The mood was solemn at this annual vigil as the crowd swayed in song. They came to mourn and commemorate, to reflect and stage a show of unity for peace and freedom.
One participant says he was honoring the memories of the dead by attending. He declined to give his name because, he says, the city "has a long memory."
"The Chinese culture's still struggling to come to terms with democracy and it's a long learning process, it is good that we get to enjoy the privilege to remember the events that happened in 1989," he said.
In 1989, student protesters camped out in the square for weeks demanding less corruption among China's ruling elite. But tanks rolled into the square and its surrounding streets on June 4 to crush the demonstration, killing hundreds, perhaps thousands, and provoking international condemnation.
A pro-Beijing politician in Hong Kong, Ma Lik, provoked an outcry when he claimed the events in Tiananmen did not constitute a massacre. Pro-democracy activists say Ma's comments have galvanized support for their cause.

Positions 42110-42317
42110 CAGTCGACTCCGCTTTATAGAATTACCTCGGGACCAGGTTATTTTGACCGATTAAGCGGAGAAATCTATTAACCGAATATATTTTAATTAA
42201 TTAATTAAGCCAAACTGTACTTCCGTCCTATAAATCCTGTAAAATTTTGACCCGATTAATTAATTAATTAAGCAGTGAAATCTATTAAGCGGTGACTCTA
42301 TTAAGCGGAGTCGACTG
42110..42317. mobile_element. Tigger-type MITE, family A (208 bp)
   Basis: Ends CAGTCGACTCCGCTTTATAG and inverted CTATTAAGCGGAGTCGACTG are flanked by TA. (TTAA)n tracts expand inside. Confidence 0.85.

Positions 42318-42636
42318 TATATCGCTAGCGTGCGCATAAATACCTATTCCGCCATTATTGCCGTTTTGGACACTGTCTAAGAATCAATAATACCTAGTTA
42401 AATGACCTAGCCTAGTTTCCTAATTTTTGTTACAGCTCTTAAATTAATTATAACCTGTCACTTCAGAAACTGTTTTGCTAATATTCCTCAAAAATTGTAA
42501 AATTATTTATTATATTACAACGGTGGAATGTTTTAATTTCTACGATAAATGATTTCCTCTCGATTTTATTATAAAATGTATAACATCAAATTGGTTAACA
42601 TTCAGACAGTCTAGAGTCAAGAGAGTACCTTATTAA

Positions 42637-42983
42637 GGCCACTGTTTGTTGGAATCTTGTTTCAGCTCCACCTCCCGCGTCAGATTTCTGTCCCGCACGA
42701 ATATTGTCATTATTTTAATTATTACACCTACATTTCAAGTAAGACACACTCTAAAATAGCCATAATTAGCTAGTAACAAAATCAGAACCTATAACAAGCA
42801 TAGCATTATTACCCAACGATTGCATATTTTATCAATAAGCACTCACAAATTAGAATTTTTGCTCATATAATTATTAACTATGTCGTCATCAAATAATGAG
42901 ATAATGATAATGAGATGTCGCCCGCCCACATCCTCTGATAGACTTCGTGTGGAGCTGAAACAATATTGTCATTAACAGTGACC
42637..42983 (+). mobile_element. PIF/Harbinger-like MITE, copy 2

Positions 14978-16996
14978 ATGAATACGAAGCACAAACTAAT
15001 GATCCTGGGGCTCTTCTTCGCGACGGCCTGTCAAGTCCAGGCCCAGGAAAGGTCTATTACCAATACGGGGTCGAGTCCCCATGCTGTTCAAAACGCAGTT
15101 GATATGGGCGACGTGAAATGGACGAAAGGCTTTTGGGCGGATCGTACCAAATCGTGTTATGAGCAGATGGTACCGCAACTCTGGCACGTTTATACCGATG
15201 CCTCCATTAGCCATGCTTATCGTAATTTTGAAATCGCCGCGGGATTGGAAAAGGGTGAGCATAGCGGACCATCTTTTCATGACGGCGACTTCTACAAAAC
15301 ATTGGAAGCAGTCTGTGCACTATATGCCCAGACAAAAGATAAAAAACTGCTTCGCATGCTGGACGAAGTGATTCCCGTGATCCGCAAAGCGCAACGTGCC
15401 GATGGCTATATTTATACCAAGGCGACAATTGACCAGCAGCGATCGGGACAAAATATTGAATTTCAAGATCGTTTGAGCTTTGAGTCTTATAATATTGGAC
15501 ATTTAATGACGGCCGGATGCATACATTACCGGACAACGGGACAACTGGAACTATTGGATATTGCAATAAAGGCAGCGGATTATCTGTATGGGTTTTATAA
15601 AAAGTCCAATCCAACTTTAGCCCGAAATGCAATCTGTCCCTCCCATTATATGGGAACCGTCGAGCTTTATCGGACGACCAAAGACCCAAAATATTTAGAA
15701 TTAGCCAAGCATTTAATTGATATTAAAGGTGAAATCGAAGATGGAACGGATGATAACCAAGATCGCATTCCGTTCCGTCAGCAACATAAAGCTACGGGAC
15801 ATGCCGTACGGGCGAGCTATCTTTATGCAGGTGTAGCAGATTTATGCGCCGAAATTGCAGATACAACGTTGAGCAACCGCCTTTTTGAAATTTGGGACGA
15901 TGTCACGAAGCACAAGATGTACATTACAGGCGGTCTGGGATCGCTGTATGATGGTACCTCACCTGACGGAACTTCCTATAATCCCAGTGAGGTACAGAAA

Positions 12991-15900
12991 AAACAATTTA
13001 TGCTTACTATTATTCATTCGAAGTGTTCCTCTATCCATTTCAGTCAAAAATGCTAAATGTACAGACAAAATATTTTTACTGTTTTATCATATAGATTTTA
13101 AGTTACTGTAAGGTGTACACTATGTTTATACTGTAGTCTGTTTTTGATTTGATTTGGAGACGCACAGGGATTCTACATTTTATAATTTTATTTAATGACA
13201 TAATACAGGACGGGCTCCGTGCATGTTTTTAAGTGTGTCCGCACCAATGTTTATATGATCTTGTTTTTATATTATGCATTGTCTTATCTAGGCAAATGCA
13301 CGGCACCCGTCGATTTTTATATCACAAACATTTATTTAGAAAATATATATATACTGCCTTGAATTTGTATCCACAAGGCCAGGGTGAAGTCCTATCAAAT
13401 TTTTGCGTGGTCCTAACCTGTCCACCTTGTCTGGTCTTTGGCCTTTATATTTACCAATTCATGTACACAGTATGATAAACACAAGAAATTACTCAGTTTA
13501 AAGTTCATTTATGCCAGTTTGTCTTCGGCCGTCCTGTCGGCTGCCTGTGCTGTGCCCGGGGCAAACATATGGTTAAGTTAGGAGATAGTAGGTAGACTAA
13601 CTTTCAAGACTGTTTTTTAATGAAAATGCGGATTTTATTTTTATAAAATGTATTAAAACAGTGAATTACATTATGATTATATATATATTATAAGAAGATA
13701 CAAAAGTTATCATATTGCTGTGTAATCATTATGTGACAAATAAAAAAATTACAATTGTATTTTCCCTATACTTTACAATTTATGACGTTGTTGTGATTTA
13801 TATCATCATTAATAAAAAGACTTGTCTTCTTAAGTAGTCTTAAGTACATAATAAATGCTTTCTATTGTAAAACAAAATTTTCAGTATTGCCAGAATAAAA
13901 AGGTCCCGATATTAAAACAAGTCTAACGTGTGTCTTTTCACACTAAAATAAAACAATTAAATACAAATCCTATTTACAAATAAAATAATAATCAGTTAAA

Chinese officials have long characterized the demonstration as subversive and defend the government's response as necessary to ensure public order. They have yet to release a true account of that day, including a reliable count of fatalities.
Albert Ho, chairman of Hong Kong's Democratic Party, says any move toward more freedom in China hinges on the government's acceptance of its past.
"And if the '89 democracy movement is not vindicated, I can hardly see how the government would have the moral conviction and commitment to future development for democracy," said Ho.
This year, as in previous years, saw a clampdown on dissident voices in the mainland.
Hong Kong, a former British colony, has been granted a high degree of autonomy since its return to Chinese rule in 1997. It is the only place under Chinese sovereignty where it is possible to mark the Tiananmen events.